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Chlamydia: A Hidden Epidemic in Canadian Street Youth
Chlamydia: A Hidden Epidemic in Canadian Street Youth
Cat. No HP5-15/2006E-PDF
ISBN 0-662-43488-9

PDF version - 4 pages, 65 kb

More Information

Introduction

Street youth are a marginalized and vulnerable segment of the population. There are an estimated 150,000 street youth in Canada on any given day.1

Among street youth, unprotected sex, sex with multiple partners and unsafe drug use behaviours, such as sharing drug injection equipment, increase the risk of contracting and transmitting sexually transmitted infections (STIs) and blood-borne infections (BBIs). Chlamydia is an example of an STI that is common among street youth.

The information presented in this overview is based on the 1999, 2001 and 2003 data collection cycles of Enhanced Surveillance of Canadian Street Youth (E-SYS). E-SYS is a multi-centre sentinel surveillance system that monitors rates of STIs and BBIs, risk behaviours and health determinants in the Canadian street youth population.

Chlamydia is 10 times more common in street youth than in general population youth

Figure 1 shows that

  • The prevalence* of chlamydia among street youth is about 10 times higher than among youth in the general population.4
  • The prevalence rate for chlamydia among street youth participating in E-SYS increased from 8.6% in 1999 to 11.3% in 2003.
  • In contrast, the prevalence rate for chlamydia rose very slightly from 0.7% to 0.9% among general population youth during the same time period.
  • Chlamydia rates are higher in female street youth than in their male counterparts.

The propensity of street youth to engage in extremely risky sexual behaviours, such as unprotected sex with high-risk partners, likely accounts for the high prevalence of chlamydia in this population.

“E-SYS is a collaboration between the Public Health Agency of Canada’s Surveillance and Epidemiology Unit (Community Acquired Infections Division, Centre for Infectious Disease Prevention and Control), Health Canada’s Office of Research and Surveillance (Drug Strategy and Controlled Substances Program), participating surveillance sites and the youth who provide the data and samples collected.”

Figure 1. Prevalence of chlamydia among street youth in 1999, 2001 and 2003

Figure 1. Prevalence of chlamydia among street youth in 1999, 2001 and 2003

High-risk sexual behaviours: A gateway to chlamydia infection

  • In 2003, the prevalence rate for chlamydia was significantly higher in E-SYS street youth who reported no condom use at their last sexual encounter with a female sex partner than in those who reported using a condom (12.2% compared to 8.7% respectively).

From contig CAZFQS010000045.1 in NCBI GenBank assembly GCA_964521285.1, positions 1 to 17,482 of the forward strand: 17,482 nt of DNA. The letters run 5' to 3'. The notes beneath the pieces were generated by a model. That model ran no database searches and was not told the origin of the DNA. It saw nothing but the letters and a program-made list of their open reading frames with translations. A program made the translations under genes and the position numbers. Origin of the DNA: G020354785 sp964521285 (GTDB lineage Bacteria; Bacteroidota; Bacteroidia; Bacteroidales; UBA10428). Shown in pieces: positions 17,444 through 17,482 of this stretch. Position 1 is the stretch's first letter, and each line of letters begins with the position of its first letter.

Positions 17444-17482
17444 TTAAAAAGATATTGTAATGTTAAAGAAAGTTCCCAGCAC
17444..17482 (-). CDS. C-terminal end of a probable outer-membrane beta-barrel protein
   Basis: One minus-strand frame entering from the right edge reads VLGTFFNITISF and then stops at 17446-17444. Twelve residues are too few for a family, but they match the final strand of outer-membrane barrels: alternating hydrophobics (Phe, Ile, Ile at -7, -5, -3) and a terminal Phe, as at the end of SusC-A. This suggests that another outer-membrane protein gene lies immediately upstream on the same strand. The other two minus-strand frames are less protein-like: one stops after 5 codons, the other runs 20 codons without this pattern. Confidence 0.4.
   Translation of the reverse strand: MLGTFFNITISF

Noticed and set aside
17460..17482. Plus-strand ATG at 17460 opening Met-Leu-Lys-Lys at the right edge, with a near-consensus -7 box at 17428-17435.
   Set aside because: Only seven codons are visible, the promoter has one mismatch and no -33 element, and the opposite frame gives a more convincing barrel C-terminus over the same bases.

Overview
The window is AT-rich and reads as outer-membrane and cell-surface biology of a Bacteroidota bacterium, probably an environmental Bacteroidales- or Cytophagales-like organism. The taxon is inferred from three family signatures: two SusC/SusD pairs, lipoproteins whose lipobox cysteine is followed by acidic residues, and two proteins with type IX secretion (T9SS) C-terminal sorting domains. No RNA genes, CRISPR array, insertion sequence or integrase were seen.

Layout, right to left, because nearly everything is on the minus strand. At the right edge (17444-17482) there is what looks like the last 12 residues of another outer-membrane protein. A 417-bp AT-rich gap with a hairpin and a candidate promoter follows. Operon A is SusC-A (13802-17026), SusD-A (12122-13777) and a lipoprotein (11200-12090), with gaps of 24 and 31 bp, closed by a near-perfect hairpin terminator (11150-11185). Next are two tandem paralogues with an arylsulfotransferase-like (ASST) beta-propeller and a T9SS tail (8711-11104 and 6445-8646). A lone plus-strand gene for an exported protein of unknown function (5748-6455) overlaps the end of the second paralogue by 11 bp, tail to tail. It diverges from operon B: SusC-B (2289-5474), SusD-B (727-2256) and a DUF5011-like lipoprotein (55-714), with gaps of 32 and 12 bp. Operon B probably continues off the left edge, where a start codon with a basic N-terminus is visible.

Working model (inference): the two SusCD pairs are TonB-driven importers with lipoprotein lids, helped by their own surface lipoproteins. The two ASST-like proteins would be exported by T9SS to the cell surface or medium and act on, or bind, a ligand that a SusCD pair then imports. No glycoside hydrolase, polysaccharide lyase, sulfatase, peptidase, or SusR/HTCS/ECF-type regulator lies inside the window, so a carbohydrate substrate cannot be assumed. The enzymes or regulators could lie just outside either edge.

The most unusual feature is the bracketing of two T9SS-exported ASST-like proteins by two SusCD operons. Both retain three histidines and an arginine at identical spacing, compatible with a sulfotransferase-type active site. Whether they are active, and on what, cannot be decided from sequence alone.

• In 2003, street youth who tested positive for chlamydia had on average more paying sexual partners** per week than youth who tested negative (19 partners compared to 8 partners respectively). In 1999, street youth who reported that they had been previously diagnosed with an STI had significantly higher rates of chlamydia than those who reported no previous STI diagnosis (11.7% compared to 7.8%).
    • This association was again found in 2001 and 2003, although only among street youth aged 15-19 years.
  • Findings from E-SYS further revealed that street youth usually did not change their sexual behaviours after the diagnosis of an STI.

Conclusions

Findings from E-SYS show that the prevalence of chlamydia in street youth is exceptionally high when compared to youth in the general population. In addition, it is apparent that among street youth, females are disproportionately affected by chlamydia.

Chlamydia is a treatable STI, and the unnecessary consequences of untreated chlamydia infection can be averted. Targeting street youth and providing them with counselling and incentives - especially to females - to modify their sexual behaviour is essential to addressing this problem. This is crucial, as E-SYS has revealed that street youth do not tend to modify their behaviour even if diagnosed with an STI. Further research on street youth, particularly on innovative ways to reduce the transmission and spread of chlamydia, is needed. Ongoing surveillance is also required to monitor and assess progress if the goal of reducing chlamydia infections and other STIs in street youth is to be achieved.

Contact

For further information please contact:
Surveillance and Epidemiology Section
Community Acquired Infections Division (CAID)
Centre for Infectious Disease Prevention and Control (CIDPC)
Public Health Agency of Canada (PHAC)
AL 0603B
Ottawa, ON K1A 0K9
Tel. 613-946-8637
Fax. 613-946-3902
www.publichealth.gc.ca/sti
www.santepublique.gc.ca/its


References

* Rates in street youth are prevalence rates; the general population youth rates they are compared to are derived from reported cases. Rates from reported cases may underestimate the actual prevalence in the general population, due to symptomatic cases and those who do not report for testing.

** Paying partners refers to partners who pay youth in return for sex.

  1. DeMatteo D, et al. Toronto Street Youth and HIV/AIDS: Prevalence, Demographics, and Risks. Journal of Adolescent Health. 1999; 25(5): 358-366.
  2. Shields S, et al. Prevalence and Correlates of Chlamydia Infection in Canadian Street Youth. Journal of Adolescent Health. 2004; 34: 384-390.
  3. Centres for Disease Control and Prevention. Trends in Reportable Sexually Transmitted Diseases in the United States, 2004; National Surveillance Data for Chlamydia, Gonorrhea, and Syphilis.
  4. Public Health Agency of Canada. 2002 Canadian Sexually Transmitted Infections Surveillance Report. Canada Communicable Disease Report (CCDR). 2005; 31: S2.
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